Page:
Beyond Divinity is flatter than D2:ED. Divine Divinity, the first in the series, is a 2D game (isometric, fixed camera), with handy-drawn animations for the characters; Beyond Divinity used much of the same game engine, with 2D backgrounds and 3D character models (so had more variety in number and appearance of equipment and characters).
You could say Divine Divinity is similar to Diablo, but with good quest and story design. Of course the quest design is most elaborate in D2:ED, but DD did have a few quests you could solve in different ways, and mutually exclusive quests where you needed to choose sides.
Beyond Divinity is divided into 4 acts, so like D2:ED there are points where you can not go back (the first act was designed to be relatively linear, but it opens up towards the end, and later acts have much more freedom of movement). Divine Divinity was more open, with most of the world available most of the time (there are of course quest opened locations, etc, and near the end of the game you take a one way trip to the final area).
BD has summoning dolls you can acquire (one in each act), similar to D2:ED's creature, that you can control directly to help in combat (though even upgraded they are not very strong), or simply use to carry loot. There is a Battlefield in each act, which contains merchants and some randomly generated dungeons (easy access to merchants is handy, but I never bothered with the optional, hack-and-slash based dungeons).
DD is a single character game, like D2:ED, with the ability to summon creatures or resurrect fallen opponents to help you. BD has 2 main characters, though most of the time you can have them both selected, and direct them to move or attack as one (whichever is not in the lead can be set to automatically attack, which is handy for an archer; you don't necessarily want a melee warrior rushing off to fight without the other character).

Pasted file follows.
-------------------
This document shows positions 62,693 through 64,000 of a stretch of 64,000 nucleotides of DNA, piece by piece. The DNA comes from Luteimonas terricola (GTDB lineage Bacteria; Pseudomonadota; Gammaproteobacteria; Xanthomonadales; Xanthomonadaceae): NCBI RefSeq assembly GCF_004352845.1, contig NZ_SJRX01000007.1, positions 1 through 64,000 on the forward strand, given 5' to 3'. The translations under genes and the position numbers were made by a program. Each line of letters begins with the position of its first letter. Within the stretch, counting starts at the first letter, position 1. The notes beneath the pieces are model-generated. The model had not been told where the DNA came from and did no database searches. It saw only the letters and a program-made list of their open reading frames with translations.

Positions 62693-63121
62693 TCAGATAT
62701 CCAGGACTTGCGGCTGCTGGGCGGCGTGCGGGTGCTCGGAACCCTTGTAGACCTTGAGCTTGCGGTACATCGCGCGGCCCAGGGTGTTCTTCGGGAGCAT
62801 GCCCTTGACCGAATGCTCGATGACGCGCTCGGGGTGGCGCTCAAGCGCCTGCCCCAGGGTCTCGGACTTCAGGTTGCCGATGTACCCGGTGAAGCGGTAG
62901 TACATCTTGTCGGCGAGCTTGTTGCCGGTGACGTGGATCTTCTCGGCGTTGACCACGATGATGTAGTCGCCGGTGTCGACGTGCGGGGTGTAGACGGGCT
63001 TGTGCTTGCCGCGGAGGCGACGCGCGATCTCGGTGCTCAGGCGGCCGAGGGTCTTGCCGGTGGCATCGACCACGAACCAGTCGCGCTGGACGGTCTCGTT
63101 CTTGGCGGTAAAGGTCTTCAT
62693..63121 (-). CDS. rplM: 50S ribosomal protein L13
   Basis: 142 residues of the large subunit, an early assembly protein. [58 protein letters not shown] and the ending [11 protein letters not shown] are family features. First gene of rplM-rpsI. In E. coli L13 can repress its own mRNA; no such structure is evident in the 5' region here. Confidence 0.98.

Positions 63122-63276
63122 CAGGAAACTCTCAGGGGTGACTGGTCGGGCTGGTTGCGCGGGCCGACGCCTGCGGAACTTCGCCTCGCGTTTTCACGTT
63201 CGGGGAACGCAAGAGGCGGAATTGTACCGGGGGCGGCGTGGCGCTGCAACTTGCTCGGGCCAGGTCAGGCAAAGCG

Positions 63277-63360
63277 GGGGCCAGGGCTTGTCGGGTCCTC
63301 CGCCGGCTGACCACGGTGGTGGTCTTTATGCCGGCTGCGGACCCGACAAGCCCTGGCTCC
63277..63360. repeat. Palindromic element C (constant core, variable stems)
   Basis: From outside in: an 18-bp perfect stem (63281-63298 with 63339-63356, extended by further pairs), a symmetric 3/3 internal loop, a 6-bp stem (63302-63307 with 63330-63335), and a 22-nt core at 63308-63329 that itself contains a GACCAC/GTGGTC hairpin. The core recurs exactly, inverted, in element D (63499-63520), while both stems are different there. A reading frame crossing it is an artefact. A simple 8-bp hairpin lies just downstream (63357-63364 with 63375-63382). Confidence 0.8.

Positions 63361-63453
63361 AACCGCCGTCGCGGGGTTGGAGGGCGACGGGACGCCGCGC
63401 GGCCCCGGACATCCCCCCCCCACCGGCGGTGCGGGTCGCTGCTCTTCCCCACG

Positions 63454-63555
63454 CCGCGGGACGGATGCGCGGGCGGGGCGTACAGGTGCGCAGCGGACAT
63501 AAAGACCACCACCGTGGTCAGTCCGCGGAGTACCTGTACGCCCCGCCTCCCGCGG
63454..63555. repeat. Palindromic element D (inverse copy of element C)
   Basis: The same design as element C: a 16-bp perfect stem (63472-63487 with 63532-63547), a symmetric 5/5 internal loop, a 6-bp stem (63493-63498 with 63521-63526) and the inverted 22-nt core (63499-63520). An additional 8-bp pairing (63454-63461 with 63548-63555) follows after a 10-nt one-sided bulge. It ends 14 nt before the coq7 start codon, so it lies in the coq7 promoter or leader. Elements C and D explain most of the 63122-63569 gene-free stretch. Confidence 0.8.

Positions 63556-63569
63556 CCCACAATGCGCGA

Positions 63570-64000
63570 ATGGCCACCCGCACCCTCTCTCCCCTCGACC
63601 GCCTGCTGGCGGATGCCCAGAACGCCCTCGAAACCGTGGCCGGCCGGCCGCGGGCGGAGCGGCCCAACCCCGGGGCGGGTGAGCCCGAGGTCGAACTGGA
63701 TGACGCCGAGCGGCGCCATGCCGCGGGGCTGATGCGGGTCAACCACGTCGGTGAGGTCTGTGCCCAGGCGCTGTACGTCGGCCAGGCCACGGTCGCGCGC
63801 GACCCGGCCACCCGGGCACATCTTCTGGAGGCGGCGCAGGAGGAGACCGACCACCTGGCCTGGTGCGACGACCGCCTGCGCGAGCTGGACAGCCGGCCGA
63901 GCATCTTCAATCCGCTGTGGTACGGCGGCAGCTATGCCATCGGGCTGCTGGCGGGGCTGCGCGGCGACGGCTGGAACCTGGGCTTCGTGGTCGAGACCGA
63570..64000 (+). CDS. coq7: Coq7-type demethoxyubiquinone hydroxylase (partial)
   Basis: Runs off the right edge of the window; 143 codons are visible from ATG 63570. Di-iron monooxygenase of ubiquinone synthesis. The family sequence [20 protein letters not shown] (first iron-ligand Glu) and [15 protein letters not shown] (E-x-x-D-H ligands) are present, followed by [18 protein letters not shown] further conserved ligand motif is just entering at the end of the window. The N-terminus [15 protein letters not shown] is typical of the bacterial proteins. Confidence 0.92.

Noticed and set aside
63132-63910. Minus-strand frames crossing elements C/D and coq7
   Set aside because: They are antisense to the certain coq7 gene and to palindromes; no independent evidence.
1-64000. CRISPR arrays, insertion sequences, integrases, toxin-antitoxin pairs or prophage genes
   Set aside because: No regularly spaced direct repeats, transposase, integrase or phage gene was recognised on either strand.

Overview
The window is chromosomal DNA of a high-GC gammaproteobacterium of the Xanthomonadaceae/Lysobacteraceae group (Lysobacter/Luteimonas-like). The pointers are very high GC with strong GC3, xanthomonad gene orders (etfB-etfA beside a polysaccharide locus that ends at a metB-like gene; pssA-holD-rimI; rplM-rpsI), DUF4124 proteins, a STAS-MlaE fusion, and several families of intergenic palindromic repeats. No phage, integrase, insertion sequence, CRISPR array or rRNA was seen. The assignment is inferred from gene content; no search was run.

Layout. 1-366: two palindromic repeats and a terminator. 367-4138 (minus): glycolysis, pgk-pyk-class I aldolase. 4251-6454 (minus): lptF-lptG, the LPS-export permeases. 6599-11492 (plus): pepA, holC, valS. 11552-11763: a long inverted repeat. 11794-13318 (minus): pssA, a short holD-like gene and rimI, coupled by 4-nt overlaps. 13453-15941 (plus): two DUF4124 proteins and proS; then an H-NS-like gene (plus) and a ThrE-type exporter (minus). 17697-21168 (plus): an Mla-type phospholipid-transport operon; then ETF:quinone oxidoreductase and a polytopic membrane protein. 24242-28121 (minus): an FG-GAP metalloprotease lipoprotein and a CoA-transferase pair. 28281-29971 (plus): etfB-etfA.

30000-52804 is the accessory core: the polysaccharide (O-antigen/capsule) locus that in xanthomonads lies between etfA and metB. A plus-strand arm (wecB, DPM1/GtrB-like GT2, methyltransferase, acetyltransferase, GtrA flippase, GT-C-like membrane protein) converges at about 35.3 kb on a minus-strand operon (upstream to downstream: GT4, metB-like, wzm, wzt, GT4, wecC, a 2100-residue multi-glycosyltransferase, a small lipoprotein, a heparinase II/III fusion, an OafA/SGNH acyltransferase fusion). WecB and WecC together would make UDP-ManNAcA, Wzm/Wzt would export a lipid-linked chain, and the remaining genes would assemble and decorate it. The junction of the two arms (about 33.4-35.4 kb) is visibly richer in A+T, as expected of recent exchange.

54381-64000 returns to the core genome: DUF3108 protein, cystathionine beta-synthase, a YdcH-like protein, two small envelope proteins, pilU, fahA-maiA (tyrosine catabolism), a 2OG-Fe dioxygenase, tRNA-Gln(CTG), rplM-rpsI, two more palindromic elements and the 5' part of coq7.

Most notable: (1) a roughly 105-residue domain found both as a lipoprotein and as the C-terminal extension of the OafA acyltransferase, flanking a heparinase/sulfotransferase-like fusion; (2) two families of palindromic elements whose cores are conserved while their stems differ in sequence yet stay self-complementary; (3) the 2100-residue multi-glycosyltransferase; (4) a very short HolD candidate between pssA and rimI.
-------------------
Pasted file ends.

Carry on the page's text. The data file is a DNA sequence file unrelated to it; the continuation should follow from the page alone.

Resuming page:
The music is similar in all 3 games, as is the humour. They stepped up the humour a bit in D2:ED, but I think DD has the edge for easter eggs (references to various games, books, etc).
In DD and BD the inventory is weight based, so how much you can carry is based on your strength (in BD you can just overload a summoning doll, as long as you don't need it to be able to move). Unlike in D2:ED, you can use / move / organize any chests you want to stash stuff in until later.
The 168MB demo for Beyond Divinity can be downloaded from GamersHell
, or some of the links here
might still be valid.
The 400MB demo for Divine Divinity is available from Fileshack
, etc. The beginning of DD (the area in the demo) and the very end of the game are heavy on the hack and slash (most of the rest of the game I could switch between exploring / fighting and non-combat area as my mood suited), but the demo should still give you a fair idea of the rest of the game.
Quoting myself from a couple old topics, to avoid spoilers:
I think DD is generally considered to be better than BD, though of course individual opinions vary. There are some aspects I liked better in BD, and some things I liked better in DD.
There is no BF or random quests in DD, but there is more of an open world, with lots of places to explore. I don't know if there is a huge difference in total size between games, but DD feels more open and immersive, with access to most of the gameworld from the start.
There is a single character in DD and the skill system is different, but the music, writing, quests, etc are similar. There are a few quests where you can choose the solution, but not as much as in BD. Stealing is much better in DD, as NPCs will react if they see you, and their opinion drops accordingly; some NPCs are very touchy about their stuff, and react badly even if you just move something, or try to get into a back room.
DD can have a few challenging parts, especially at the beginning. It tends to get easier as it progresses, though. There are exploits and effective skills in both games to make fights easier, but overall I'd say DD has more options for dealing with difficult parts, and if things start to get too easy you can always choose a handicap or increase the difficulty setting (I bought and saved charms, but by the time I had equipment good enough to use them on, I didn't need the extra bonus). I re-loaded too much to make sure I got the best equipment, though, so the relative ease of the end game was partly my fault.